State officials say, however, that the type and size of ship that hit the Key Bridge can’t go much past the Crescent City Connection due to lower bridge heights upriver, though other large ships with lower profiles can go farther upriver.

The lower Mississippi has also had catastrophic crashes when ships have lost power and steering. 

On Dec. 14, 1996, the Liberian-flagged bulk cargo ship, MV Bright Field, lost power and steering while passing under the Crescent City Connection and crashed downriver into the Poydras Avenue wharf in New Orleans.

Hitting between two docked ships, the vessel, which was loaded with corn, swiped along the wharf, causing parts of the Riverwalk shopping mall, a condominium parking garage and the Hilton Riverside Hotel to collapse. The crash led to $20 million in damage and 62 injuries, according to the National Transportation Safety Board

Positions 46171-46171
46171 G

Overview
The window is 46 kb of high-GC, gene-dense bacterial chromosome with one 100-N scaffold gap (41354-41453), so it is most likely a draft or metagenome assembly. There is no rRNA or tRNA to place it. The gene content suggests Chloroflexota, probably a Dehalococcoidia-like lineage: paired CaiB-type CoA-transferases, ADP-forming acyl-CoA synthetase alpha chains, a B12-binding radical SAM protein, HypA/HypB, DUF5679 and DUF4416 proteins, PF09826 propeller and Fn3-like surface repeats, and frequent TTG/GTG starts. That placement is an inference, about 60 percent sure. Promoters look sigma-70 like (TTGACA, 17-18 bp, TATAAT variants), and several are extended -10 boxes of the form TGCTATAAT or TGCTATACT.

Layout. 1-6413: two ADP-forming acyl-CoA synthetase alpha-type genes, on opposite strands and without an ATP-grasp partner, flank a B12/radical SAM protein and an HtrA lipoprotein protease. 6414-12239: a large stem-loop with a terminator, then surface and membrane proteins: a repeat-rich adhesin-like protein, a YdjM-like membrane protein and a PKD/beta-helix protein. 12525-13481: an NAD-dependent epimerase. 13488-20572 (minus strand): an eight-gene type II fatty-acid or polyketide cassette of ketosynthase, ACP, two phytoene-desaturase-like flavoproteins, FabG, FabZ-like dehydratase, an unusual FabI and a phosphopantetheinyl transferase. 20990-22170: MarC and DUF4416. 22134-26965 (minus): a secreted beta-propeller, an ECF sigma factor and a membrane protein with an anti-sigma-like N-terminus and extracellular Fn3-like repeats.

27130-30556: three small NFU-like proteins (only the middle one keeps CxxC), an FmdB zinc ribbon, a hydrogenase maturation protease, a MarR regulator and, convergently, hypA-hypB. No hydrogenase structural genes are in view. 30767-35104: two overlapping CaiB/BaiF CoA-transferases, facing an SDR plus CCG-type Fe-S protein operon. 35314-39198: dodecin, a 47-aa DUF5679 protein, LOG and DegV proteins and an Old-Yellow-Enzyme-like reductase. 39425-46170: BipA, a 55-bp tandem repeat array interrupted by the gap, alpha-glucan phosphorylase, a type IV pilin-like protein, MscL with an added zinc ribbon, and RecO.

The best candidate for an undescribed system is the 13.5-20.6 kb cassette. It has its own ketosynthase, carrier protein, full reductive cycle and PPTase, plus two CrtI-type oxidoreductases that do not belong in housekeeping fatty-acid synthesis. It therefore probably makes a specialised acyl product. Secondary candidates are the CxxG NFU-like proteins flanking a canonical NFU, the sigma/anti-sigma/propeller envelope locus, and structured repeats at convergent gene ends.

In the LinkedIn post about the latest incidents, dispatcher Eric Agena, claimed two Moran tugboats, the Lizzy B. Moran and Sommer S., avoided “certain disaster” in New Orleans on March 27 when they shepherded the southbound Angelo Marie Louise after it lost power and steering near the Nashville Avenue wharf.

Agena wrote that the two tugboats diverted the cargo ship, claiming the incident had “the potential to be catastrophic.”

“This goes to highlight the dangers our mariners can face at any given time on the hazardous waters of the lower Mississippi River and is certainly a nod to the excellent training and preparedness of our fleet,” Agena wrote.

He added that a day earlier, on March 26, other tugboats prevented a different ship that had lost power from hitting the 836-foot-long Angelo Marie Louise while it was docked at the Convent Marine Terminal in St. James Parish.







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The 836-foot cargo ship Angelo Marie Louise is seen underway in Anadoluhisari, an area of Istanbul, Turkey, on June 7, 2018, according to VesselFinder. A Moran Towing dispatcher in Louisiana says the ship was involved in a near-miss with the Nashville Avenue wharf in New Orleans on March 27, 2024.